Court of Civil Appeals of Texas.
AETNA CASUALTY & SURETY COMPANY, Appellant,
H. D. BREWER, Appellee.
Dec. 19, 1966.
Rehearing Denied Jan. 23, 1967.
Attorneys & Firms
*629 Evans, Pharr, Trout & Jones, Lubbock, Charles B. Jones and Carlton B. Dodson, Lubbock, of counsel, for appellant.
*630 Huff & Bowers, Lubbock, Forrest Bowers, Lubbock, of counsel, for appellee.
This is a workmen’s compensation case. Plaintiff filed his original petition herein, appealing an award by the Industrial Accident Board, alleging, among other things, total and permanent disability under the Workmen’s Compensation Act. The defendant filed its original answer. The case was tried before a jury. The court, in its charge, submitted to the jury thirteen special issues for answers thereon. The court, based on the jury’s findings on the special issues, entered judgment for the plaintiff in the amount of $9,645.09. From that judgment the defendant perfected this appeal. Aetna Casualty & Surety Company will hereafter be referred to as appellant and H. D. Brewer as appellee.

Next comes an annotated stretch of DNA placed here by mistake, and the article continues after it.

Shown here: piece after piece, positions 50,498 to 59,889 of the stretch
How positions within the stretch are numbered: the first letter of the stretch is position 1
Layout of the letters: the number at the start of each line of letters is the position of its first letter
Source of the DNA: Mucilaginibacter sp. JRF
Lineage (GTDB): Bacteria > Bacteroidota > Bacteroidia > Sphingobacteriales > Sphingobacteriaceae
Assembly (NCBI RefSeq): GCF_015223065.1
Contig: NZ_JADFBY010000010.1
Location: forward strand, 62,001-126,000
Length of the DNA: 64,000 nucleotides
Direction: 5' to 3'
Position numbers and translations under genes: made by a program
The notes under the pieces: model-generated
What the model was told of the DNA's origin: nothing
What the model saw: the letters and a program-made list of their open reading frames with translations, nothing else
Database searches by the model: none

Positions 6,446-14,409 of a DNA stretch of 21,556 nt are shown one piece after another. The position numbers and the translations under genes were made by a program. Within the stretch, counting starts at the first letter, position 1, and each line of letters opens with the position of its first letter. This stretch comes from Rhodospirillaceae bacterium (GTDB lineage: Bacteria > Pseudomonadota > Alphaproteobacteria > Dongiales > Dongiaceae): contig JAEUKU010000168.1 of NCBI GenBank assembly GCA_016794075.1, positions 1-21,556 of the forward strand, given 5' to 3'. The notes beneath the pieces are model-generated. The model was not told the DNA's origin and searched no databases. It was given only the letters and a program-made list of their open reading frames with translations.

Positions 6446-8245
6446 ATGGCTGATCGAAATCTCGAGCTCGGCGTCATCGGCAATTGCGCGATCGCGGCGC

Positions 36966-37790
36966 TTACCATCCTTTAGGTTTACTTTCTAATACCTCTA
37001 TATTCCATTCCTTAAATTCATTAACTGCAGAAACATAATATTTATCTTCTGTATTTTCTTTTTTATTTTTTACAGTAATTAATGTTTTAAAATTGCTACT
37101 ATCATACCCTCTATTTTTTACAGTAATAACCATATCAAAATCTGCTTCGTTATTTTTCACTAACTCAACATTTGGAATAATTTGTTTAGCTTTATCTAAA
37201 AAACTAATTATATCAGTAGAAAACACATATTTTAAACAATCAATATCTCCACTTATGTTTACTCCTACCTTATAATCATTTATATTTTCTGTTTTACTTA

Since the appellant’s appeal is based solely upon the submission of Special Issues Nos. 7 and 9, we will not refer to the remaining issues. Those issues and answers thereto are as follows:
’SPECIAL ISSUE NO. 7
‘What do you find from a preponderance of the evidence to be the duration of such total incapacity to labor, if any?
‘Answer by giving the number of weeks, if any.
‘ANSWER: 300 weeks’
’SPECIAL ISSUE NO. 9
‘On what date, if any, do you find from a preponderance of the evidence that such partial incapacity, if any, began or will begin?
‘Answer by giving the date, if any.
‘ANSWER: June 24, 1970’